Many of us long to be known, but are we really willing to put in the time and effort that knowing takes?

It’s my challenge and it’s my fear. But somehow, I think it might be worth it.

Engaged and Waiting to have Sex: Is There a Point?

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I don’t know where it came from, or how it came into my possession, but I have this candle. It’s not a particularly nice looking candle. And the scent is entitled Mediterranean Breeze as if it were the happy hour special at a bar in Miami. Either way, this candle has been on my bedside table since early in high school. I remember thinking that I’m going to wait for a special occasion to light it, but I realized that young men don’t have many special occasions in which lighting a candle is necessary. So I decided that the inaugural flame would be saved for the much anticipated night that I lose my virginity. Initially the idea was a bit of a joke, but the candle has seemed to find its way onto many night side tables, through many moves, and bedrooms I’ve had over the years and it’s still waiting to be lit. This candle has become a symbol for chastity in my life and for the discipline I’ve somehow been able to practice. But it hasn’t been easy, and through the relationships I’ve had over the years, being chaste has been a huge challenge for myself and for my fiancée.

Growing up in the church I remember hearing the same messages that ‘True Love waits’ and that the church has a standard for all Christians to maintain their virginity until they are married. And for years I accepted this without any questions. Then some of my Christian friends began having sex with their girlfriends, and the questions quickly followed. I remember thinking “what does the Bible really say about this issue”, so I looked it up and I found what Paul says in Corinthians 6 about staying away from fornication. I then realized how confusing this issue is within the church. For so many people, fornicating might not mean having sex with one partner whom they have been with for many years. And many Christians will justify this by saying, “it’s not like I’m going out and having a one night stand!” And to a certain extent they are right. But why is there still such an emphasis on waiting within the church? And is it really necessary?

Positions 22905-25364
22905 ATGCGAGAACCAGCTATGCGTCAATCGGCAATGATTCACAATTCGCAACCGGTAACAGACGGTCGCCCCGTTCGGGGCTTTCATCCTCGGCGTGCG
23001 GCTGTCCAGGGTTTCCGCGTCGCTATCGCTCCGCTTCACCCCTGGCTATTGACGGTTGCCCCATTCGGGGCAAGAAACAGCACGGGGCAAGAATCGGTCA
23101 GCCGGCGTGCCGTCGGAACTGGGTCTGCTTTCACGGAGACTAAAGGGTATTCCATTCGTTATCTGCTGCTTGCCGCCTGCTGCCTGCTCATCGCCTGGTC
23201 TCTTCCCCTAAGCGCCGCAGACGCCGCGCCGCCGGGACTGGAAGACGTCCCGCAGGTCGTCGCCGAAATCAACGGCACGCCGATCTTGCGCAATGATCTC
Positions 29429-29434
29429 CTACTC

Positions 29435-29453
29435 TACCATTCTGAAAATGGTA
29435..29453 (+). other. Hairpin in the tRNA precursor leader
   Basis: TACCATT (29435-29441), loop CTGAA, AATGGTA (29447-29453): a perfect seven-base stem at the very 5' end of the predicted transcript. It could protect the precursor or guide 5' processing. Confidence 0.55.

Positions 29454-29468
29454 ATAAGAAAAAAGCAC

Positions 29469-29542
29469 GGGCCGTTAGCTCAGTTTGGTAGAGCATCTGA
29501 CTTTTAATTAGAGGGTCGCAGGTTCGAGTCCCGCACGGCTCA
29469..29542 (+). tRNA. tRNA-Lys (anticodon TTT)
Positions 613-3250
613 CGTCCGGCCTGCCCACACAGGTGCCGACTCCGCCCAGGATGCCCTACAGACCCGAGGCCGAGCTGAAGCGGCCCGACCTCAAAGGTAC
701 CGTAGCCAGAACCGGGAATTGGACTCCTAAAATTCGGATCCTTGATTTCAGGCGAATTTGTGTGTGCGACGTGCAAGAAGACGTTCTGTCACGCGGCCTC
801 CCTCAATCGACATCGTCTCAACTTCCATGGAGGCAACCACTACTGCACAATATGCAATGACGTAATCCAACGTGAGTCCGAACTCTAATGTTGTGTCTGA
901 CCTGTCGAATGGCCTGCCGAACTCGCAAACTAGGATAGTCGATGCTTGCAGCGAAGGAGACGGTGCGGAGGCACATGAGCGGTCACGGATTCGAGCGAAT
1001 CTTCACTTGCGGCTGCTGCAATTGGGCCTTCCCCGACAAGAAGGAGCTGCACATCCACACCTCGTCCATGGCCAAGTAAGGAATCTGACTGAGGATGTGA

It wasn’t until I entered into a serious relationship that these ideas and principles became more and more serious for me, and I certainly had more questions than answers. And as I think about it, I still have so many questions. Darcy (my fiancée) and I will still frequently ask each other, and some of the couples who mentor us, “Do we really have to wait?” And from all of these couples, most of whom waited, but some who didn’t, the answer is always a resounding “YES”. I think the best perspectives that I have been given as to why sex can be dysfunctional in a non-marital relationship have come from my many friends who have had sex before marriage. They explain to me that even in long term relationships, there isn’t the level of trust and commitment that a marriage has. In a dating relationship, you don’t have to vow to the other that you will always be there for them. Whenever I think about this I realize that with Darcy and my current living situations, (with aunts and uncles and parents respectively) we would have to sneak out and commit this ‘act’ so to speak. Something about that just doesn’t sit right. Besides, I have to bring my candle!

The thing with chastity, as with all spiritual disciplines, is that it takes a great deal of faith and prayer to practice. Darcy and I really won’t see the ‘fruits of our labor’ until we are married. For us it really isn’t about what we brought into our relationship as only one of us is a virgin, but it’s about the foundation that we have built together, within this relationship. A foundation of patience and discipline among many other things. This awkward and incredibly difficult period of dating/engagement has allowed us to sharpen the many different aspects of our relationship. And it’s not like we’re both completely hard done by, as Darcy and I are able to moderately express our sexuality in other ways without having sex. And there is something really special about the anticipation that has steadily been increasing towards our wedding date in October. We are able to plan together what that special night will look like. In many ways I know that practicing this discipline has only brought us closer as a couple. For Darcy, she knows that I respect her for more than just being a sexual being and for me it allows me to fine tune patience, which I learn more and more truly is a virtue!